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Iran's Troubled Economy

  • Joan DeLuca

A market in Iran.

Iran's crackdown on political dissent is ongoing. Now the Iranian government is threatening to crush any civil unrest that may occur because of the country's poor economic conditions. In fact, Iranian officials have coined the term "economic sedition" for expressions of discontent over the government's economic policies or the conditions they have produced.

Those conditions are grim. By some official Iranian estimates, unemployment stands at 14 percent; the Iranian parliament has claimed it is as high as 22 percent. U.S. Treasury Under Secretary for Terrorism and Financial Intelligence Stuart Levey noted recently that high unemployment poses a particular challenge for Iran's leadership because people under age 30 account for 3 out of four unemployed Iranians.

Inflation is also a problem, with many observers saying it is much higher than the government's official estimate of 9 percent. And it is anticipated that inflation will rise sharply soon, as the regime cuts Iran's public subsidies, which in past years have kept down the price of energy and food.

Iran's banking system is in trouble as well. Credit is difficult to obtain for average business owners, while politically connected elites fail to repay loans with impunity.

Iran's oil and gas industry, which Mr. Levey calls "the keystone of its economy", is also in a precarious state. Iran is having so much difficulty in attracting foreign investment, its oil production has stagnated and is in danger of decline.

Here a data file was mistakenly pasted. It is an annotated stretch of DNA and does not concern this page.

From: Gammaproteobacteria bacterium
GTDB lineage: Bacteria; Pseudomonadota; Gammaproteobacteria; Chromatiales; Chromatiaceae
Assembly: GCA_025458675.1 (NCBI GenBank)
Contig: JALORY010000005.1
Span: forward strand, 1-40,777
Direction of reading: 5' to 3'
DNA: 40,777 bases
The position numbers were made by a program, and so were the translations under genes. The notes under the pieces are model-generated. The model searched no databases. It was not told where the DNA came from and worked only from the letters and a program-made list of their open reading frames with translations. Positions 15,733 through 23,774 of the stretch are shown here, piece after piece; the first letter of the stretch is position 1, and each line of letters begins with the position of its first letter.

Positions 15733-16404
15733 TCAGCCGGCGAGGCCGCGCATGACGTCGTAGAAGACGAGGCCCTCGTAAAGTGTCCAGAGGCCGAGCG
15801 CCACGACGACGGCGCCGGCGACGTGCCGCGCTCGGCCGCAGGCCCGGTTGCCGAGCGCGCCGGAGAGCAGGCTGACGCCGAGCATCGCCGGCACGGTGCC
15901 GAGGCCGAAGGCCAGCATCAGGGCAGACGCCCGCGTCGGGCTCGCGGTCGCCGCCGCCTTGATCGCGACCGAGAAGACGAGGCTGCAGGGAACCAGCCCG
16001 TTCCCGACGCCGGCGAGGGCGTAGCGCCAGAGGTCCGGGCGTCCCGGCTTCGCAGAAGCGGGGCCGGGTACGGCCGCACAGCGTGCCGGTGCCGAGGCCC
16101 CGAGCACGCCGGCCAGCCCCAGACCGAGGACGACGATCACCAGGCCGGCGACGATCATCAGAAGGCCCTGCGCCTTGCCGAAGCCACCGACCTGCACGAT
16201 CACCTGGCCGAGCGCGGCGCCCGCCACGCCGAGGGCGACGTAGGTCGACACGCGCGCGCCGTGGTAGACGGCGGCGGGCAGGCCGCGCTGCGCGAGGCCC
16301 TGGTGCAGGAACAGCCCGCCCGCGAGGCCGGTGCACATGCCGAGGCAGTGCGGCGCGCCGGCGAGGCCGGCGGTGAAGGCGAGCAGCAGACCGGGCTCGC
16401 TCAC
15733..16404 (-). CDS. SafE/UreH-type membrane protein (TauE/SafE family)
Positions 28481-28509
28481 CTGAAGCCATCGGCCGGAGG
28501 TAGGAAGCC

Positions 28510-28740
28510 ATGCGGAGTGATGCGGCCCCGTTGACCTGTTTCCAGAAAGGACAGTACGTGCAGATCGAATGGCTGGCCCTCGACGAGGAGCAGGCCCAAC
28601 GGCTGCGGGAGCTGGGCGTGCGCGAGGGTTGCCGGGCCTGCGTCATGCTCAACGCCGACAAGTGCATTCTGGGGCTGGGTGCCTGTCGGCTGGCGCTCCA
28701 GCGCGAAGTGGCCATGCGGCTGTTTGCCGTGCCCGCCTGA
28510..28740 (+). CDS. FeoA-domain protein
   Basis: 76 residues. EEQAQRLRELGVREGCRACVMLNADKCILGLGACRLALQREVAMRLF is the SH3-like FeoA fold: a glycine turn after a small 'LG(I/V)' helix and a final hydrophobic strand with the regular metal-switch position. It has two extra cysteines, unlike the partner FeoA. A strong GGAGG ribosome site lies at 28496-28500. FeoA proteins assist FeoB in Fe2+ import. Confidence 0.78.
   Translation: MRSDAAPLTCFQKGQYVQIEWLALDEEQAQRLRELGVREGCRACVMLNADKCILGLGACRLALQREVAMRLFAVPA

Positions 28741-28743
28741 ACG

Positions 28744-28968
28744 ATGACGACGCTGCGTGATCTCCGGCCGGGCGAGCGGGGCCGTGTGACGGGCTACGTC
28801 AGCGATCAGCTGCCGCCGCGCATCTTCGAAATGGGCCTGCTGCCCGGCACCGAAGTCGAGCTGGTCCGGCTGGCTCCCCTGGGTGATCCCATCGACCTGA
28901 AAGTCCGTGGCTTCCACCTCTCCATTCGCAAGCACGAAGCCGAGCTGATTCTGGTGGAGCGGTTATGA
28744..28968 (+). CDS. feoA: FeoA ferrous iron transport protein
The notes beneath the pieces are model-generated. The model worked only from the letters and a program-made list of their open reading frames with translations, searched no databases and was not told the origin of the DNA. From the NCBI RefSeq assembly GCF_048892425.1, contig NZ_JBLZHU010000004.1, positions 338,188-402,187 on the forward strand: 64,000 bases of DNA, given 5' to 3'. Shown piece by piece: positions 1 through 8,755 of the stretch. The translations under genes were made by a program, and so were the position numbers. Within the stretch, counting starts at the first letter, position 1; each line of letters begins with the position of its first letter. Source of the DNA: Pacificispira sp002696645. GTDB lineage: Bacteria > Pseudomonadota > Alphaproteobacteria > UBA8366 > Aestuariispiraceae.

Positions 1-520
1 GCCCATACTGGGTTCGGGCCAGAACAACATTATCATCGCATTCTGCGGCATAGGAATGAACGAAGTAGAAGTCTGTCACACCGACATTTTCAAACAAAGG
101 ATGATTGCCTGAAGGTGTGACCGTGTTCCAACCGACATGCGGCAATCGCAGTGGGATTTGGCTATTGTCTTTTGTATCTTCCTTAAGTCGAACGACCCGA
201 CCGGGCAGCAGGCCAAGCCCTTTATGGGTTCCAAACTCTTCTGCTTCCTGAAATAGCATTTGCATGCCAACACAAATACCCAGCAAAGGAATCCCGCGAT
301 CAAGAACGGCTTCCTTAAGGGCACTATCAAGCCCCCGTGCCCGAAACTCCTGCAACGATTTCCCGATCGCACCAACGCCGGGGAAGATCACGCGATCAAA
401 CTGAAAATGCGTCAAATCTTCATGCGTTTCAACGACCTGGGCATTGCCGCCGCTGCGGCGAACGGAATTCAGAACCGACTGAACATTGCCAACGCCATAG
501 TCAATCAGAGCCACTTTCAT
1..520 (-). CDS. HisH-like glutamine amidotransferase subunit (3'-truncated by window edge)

The problems for both Iran's banking and energy sectors have become more acute in recent months, after the UN Security Council imposed tough new sanctions on Iran because of its failure to live up to its international nuclear obligations. Those sanctions have since been followed by additional penalties adopted by the U.S., the EU, Japan, South Korea and others.

Treasury Under Secretary Levey says the Iranian leadership's economic mismanagement has led to a loss of public confidence. But the appropriate response by the government should not be to charge the suffering Iranian people with "economic sedition." Rather, the Iranian government should decide, as President Barack Obama says, "This is not the best course for our people; this is not the best course for Iran."

The potential for Iran to succeed economically, "to open itself up to exchange and commerce with other countries is enormous," said Mr. Obama. "But in order to do that, the Iranian regime has to take a different course than the one that it's been on."

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